But as you might imagine, this type of behavior seriously inhibits personal growth. Because you can’t discover who you are if you’re always being told what you aren’t.

It’s like trying to determine what your favorite foods are when you’re only ever being fed porridge.

7. Other peoples’ goalposts may shift.

One common issue with conforming to other people’s expectations is that those expectations are prone to change without notice.

For example, you may do all the things that others want you to do, only to find that they’ve moved the goalposts without letting you know.

For example, you thought you’d be making them happy by getting on the honor roll at school, but all they say is, “Why aren’t you valedictorian?”.

Things get even trickier if their expectations are unspoken, and you seem to perpetually fall short of what they want because you never quite know what that is.

8. You can never keep everyone happy.

You may be in a situation where other people’s expectations conflict with each other. And by making one person happy, you’re disappointing another.

This can cause a crazy amount of stress and anxiety because you’re never sure how you should behave to keep those around you happy.

When you stop conforming to other people’s expectations, you lose a lot of the anxiety, stress, and misery that come with constantly trying to please everyone else at your own expense.

You’ll never be able to make everyone else happy, so focus on your fulfillment and well-being instead.

9. Their expectations may not be realistic.

When I was growing up, my pops wanted me to develop one skill and one skill only. However, by observing the job market, I learned that diversification was key.

It was unlikely I’d be working the same job for 40 years, which is what he experienced growing up.

Similarly, I have a friend whose Boomer parents told them if they want to get a job, they should show up at a company and ask to volunteer for their ‘typing pool’ on a trial basis.

Typing pools haven’t existed since the 1970s, so this kind of advice isn’t going to be helpful (and may get you escorted off the premises).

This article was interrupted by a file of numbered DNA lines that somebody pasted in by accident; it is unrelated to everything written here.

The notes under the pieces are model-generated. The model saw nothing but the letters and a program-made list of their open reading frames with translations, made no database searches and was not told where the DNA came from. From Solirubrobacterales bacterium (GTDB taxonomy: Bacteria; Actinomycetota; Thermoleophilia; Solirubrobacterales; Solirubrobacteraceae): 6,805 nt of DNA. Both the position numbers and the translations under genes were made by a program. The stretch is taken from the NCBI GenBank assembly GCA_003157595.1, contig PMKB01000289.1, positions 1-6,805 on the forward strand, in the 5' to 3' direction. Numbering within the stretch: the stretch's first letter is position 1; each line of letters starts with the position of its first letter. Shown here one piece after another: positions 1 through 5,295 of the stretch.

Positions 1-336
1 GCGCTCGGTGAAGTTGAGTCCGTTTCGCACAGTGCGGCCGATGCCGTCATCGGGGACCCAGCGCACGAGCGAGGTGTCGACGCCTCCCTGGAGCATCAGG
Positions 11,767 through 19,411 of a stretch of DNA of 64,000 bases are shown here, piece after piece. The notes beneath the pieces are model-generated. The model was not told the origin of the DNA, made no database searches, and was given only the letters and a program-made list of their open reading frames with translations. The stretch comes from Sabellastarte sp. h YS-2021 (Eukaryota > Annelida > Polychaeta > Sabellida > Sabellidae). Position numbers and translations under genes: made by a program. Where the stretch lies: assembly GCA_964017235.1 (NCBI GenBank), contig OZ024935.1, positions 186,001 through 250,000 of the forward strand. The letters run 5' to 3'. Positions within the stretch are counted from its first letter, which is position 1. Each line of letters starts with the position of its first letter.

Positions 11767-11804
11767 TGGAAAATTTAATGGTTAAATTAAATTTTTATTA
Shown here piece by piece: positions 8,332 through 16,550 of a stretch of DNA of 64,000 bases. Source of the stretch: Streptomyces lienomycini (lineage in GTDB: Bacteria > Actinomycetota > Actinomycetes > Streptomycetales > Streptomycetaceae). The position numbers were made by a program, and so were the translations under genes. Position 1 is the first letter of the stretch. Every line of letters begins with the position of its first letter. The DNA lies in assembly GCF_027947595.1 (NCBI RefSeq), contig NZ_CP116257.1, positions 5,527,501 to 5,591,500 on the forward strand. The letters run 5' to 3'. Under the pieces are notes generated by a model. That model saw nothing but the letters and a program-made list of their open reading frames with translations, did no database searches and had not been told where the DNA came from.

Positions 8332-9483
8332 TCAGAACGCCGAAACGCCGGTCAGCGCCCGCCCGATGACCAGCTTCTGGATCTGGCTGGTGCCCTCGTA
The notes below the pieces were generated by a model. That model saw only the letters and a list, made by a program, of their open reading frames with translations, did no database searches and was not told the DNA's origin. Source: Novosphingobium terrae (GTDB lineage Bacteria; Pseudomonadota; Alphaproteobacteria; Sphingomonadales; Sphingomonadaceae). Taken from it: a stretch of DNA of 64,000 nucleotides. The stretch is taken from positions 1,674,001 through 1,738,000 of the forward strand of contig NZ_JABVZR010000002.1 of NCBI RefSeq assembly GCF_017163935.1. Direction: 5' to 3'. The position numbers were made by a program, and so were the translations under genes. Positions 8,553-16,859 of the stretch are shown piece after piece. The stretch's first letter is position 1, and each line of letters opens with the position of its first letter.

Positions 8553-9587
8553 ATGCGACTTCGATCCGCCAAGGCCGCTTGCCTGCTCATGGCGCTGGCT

The people making these suggestions expect that things today work the same way they did decades ago, but that isn’t the reality.

It’s fine to listen to their advice, but don’t feel obligated to take it if you know the opposite is true.

10. You’re giving your power away.

It’s a lot easier to let other people do your thinking for you.

When you allow others to tell you what to think, how to behave, what to wear, whom to date, what to study, what to eat, and so on, you never have to worry about whether you’re making the ‘wrong’ decision.

You’ve basically given away your power in favor of the comfort of feeling like it’s not your fault if it all goes wrong.

Most of us learn the value of being good little boys and girls when we’re in school.

We get rewarded for giving the teacher the right answer, and we earn praise when we bring home perfect test scores and gold stars.

In contrast, being defiant or disobedient earns us condemnation and punishment, even if our reasons for it are completely valid.

If you find you’re going along with what other people expect of you because you don’t like the discomfort of confrontation, remember there’s one scenario in which people live their lives doing what they’re told without any type of personal input or freedom:

When they’re in prison.

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About The Author

Finn Robinson has spent the past few decades travelling the globe and honing his skills in bodywork, holistic health, and environmental stewardship. In his role as a personal trainer and fitness coach, he’s acted as an informal counselor to clients and friends alike, drawing upon his own life experience as well as his studies in both Eastern and Western philosophies. For him, every day is an opportunity to be of service to others in the hope of sowing seeds for a better world.